"Nichole's Son" from the Detroit Food Desert project.






The #DetroitFoodDesert project was featured recently on First Block - a primetime news program from WDIV Local 4. Here's the TPOD's segment:








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February 7, 2012

Why Midtown is Better Than Royal Oak: A Tale of Two Starbucks

[Support TPOD whenever you buy from Amazon.com! Click here for more info]
*Encounters at two Starbucks - one in Detroit, one in Royal Oak -  provoked an epiphany about gathering places, demographics and how the interplay between these factors influence how people behave toward each other. 

But before we get into that, if you're on a Mac,  for the love of god, please change your monitor's color space to sRBG. Trust me. Its the right thing to do.  If you're not sure how to do it, go here

Part One: A Distinguished Gentleman

Researchers at MIT recently proved that not even time can escape the gravitational pull of a Xbox 360. So, when I need to pull free from the productivity-killing siren song of Grand Theft Auto IV, I bike to a nearby Starbucks in Midtown Detroit.

What I like most about this Starbucks is the way it serves as a nexus for people from all walks of life: med school students; other photographers meeting with perspective clients; city council members; and the occasional disheveled, quaintly aromatic stranded traveler who just needs 37 cents to ride the Night Train home.



Even better than the patrons, is the always friendly staff. The night manager is a 20-something black dude who is always kind, soft-spoken and - perhaps most importantly in a location with this kind of clientele - willing to firmly yet politely direct weary "travelers" to take their fundraising campaigns outside.

This is the first Starbucks location in our mini epic, and the place where I encountered Thurston Renner-Thomas a few days ago. Thurston is a pharmaceutical sales rep from Sierra Leone by way of Europe. He's one of those dudes that is so tall, that you can tell he's tall even when he's sitting down. He also the kind of guy who obviously thinks about his appearance; even his bright red earbud cord seemed the perfect counterpoint to his grey-blue pinstriped suit, and his deep-brown complexion.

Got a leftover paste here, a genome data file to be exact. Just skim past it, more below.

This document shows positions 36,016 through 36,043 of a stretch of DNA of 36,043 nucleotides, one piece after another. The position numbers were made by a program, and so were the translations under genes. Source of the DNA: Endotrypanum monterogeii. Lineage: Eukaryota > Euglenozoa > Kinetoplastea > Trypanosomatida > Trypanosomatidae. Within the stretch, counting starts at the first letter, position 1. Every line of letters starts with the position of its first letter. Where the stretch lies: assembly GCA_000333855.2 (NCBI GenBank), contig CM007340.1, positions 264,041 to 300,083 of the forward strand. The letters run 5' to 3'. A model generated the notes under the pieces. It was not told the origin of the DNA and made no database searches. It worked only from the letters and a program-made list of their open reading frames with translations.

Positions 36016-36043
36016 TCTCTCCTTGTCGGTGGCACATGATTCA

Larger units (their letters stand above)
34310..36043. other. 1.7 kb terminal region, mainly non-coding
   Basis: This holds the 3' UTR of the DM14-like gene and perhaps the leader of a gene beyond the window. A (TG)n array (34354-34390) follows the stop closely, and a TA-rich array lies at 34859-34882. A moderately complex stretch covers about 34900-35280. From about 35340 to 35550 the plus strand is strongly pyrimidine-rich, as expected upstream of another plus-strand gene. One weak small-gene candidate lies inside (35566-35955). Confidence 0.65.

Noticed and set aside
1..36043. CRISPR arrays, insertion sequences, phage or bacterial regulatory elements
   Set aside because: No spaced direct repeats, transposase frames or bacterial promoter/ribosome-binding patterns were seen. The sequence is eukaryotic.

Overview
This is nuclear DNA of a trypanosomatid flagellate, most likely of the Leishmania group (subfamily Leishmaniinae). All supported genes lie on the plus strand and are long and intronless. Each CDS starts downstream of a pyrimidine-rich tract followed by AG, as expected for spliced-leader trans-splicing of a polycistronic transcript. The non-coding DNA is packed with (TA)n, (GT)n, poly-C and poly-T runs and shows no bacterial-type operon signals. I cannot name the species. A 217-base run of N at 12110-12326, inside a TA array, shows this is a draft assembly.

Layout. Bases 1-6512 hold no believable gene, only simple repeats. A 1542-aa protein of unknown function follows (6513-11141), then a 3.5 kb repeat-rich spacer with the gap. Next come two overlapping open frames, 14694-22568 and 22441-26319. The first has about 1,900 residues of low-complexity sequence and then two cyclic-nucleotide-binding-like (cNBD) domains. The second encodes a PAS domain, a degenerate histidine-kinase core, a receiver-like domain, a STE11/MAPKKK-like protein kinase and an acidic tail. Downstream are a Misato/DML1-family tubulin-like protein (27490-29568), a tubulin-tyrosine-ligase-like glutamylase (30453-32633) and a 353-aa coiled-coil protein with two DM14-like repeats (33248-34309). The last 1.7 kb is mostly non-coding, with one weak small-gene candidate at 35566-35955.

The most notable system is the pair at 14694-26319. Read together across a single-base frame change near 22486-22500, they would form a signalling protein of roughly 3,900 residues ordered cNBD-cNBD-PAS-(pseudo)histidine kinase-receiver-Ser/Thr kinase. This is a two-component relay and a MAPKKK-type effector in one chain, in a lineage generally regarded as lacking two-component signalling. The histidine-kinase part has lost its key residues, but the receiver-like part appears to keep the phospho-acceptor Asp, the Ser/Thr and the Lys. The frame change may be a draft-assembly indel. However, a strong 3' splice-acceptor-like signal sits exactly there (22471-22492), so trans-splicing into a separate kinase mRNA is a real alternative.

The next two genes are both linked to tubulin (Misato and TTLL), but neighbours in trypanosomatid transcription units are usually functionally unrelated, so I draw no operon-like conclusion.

I immediately recognized that this person, in this setting, with this palette of colors meant I had to break free of my early-morning antisocialism, and approach him for a photograph.

I asked and he obviously agreed. I explained I started The People of Detroit because I was displeased with media's unbreakable fixation with all things wrong in the city. To exemplify this fixation, he started to search for the name of a Detroit documentary's trailer he'd seen recently.

"Detropia?"

"Yes! That's it! They would make you think the city was a warzone."

Detropia is a film by the directors of the Oscar-nominated "Jesus Camp."  Neither Thurston nor I had seen Detropia in its entirety, but I trust the vignette the filmmakers chose for their trailer is representative of the film's overall tone. If my trust is well-placed, then they would in fact make you think the city is a warzone.

Much of it is.

I'm not a blind booster for Detroit. I'm more than familiar with what's wrong in the city.  I grew up in the kind of neighborhood that makes big-time New York City documentary filmmakers and internationally-acclaimed French photographers alike moist with Oscar and MOMA exhibition ambitions. Since I spent most of my early years looking at decay, my focus as an adult is elsewhere.

The ghetto is most attractive to people who have never had to live there.

I gladly cede all of the city's abandoned buildings and hollowed souls to pathos-starved out-of-towners. Eat until you are bloated with accolades, renown, and other people's misery.

My focus is elsewhere. I'm interested in art that buoys the soul. I listen to jazz more these days than I do rap. I'm interested in people who are enthusiastically pursuing their passions. I'm also interested in the interaction between people who have realized a certain amount of success and people who are still in its pursuit.

I've lived - for a few weeks at a time - in Chicago, New York, and Shanghai, China. Of all the places I've visited, the best places are places where successful people live along side people who aspire to succeed.

This Starbucks is a microcosm for this kind of place and a microcosm of Midtown. Its the kind of place where an impeccably dressed, educated, worldly pharmaceutical sales rep inhabits the same space as a middle school kid who ducks into the shop to avoid waiting for the bus in the cold.